Anthropologist Nancy Foster led a study at the University of Rochester, and presented her findings at the ACRL conference this year. The study will be part of a book published by ACRL soon. The Chronicle of Higher Education talked about the study in an article yesterday (apologies to those who can’t access it through institutional subscriptions) and pointed out an interesting finding: the assumption that all the Millennial kids are wired is far from true. In fact, they are divided (just like other groups) between those who are comfortable and highly skilled in the new technologies with which they are associated and those who are not. According to Foster’s study, there are a significant number of undergraduates who are technologically inept (at least at the University of Rochester; she is careful to point out that her results are not generalizable, and institutions should conduct their own ethnographic research).

Alison Head has a study of undergraduate research published in the new First Monday that has comparable implications for how we think of our students. In “Beyond Google: How Students Conduct Academic Research” she has found that undergraduates doing research papers don’t use the public web, especially Google and Wikipedia, as much as we think they do, and are more comfortable than we have thought with the traditional research tools that librarians promote as academically appropriate, and actually do turn to them first most of the time.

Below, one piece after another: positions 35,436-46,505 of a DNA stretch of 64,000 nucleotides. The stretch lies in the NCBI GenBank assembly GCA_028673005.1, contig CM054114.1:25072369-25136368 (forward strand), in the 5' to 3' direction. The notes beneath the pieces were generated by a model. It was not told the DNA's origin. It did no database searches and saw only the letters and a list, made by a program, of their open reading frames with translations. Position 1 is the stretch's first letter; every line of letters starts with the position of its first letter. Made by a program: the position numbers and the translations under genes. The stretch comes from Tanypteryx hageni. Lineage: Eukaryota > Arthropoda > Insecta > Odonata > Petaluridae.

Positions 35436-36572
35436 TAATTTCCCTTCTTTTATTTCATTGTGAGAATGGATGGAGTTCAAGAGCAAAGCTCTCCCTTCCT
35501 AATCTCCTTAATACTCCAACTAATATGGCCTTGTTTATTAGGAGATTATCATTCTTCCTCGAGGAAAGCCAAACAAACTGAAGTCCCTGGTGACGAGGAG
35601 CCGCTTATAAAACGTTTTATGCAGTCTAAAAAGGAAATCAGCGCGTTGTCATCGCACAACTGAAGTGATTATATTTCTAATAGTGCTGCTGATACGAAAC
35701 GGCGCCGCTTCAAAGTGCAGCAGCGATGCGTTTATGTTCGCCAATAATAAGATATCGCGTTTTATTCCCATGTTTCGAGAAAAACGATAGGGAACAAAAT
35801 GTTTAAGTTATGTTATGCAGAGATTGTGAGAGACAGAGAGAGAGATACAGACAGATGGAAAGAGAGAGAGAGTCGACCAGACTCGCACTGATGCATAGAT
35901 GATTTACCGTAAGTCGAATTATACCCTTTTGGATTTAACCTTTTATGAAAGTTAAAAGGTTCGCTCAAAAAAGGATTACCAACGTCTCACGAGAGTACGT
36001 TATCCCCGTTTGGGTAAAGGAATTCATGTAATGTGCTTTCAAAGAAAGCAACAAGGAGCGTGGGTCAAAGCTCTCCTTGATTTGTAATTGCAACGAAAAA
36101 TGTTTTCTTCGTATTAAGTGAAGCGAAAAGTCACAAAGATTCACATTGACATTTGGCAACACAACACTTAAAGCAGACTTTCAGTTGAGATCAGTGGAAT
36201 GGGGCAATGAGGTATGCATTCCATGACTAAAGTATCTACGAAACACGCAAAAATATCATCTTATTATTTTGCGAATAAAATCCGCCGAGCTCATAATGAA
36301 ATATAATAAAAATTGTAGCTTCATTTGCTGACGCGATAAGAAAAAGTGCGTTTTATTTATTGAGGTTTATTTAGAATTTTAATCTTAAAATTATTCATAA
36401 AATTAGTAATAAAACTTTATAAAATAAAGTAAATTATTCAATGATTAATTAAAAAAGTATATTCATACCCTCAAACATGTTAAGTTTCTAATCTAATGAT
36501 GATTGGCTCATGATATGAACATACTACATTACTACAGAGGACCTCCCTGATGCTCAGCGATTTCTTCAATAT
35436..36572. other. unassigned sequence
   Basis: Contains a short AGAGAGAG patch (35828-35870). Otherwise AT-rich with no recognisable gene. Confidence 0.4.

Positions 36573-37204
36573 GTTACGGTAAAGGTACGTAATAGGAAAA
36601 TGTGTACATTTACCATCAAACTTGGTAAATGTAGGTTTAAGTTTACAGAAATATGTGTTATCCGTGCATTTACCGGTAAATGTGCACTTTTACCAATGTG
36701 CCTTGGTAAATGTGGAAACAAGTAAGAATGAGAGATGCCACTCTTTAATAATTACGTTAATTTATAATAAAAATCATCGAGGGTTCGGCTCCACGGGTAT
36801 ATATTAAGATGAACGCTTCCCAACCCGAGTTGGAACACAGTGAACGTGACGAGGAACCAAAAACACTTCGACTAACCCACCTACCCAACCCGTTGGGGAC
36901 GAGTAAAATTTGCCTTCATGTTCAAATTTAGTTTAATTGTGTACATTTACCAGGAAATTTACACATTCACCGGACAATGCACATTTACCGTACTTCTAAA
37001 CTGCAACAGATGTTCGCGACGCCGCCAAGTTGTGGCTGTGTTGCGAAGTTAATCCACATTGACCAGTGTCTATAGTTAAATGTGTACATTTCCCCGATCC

While these studies don’t have huge implications for Library 2.0 thinking, I think they go to the heart of some of the assumptions behind the Library 2.0 craze.

But here is something more pointed: Mark Rosenzweig’s response to an article in the new American Libraries on the ALA Council listserv:

The document, “A Librarian’s 2.0 Manifesto” by Laura B. Cohen — touted in all seriousness in the table of contents of the Aug 07 issue of American Libraries as “A Manifesto for our times”– is, first of all, not so much a manifesto as an unconsciously parodic cross between a “12 Step Program,” the Catholic “Credo” and the Old Testament decalogue, written however naively in the current demotic style — which has become the inflated currency of our devalued culture — of wide-eyed religious fervor for being born-again in the ethers of the internet by letting the Savior of the WWW into our hearts, and aimed at promoting abandonment of any and all resistance, collective or personal, to the New Dispensation of “Web 2.0.”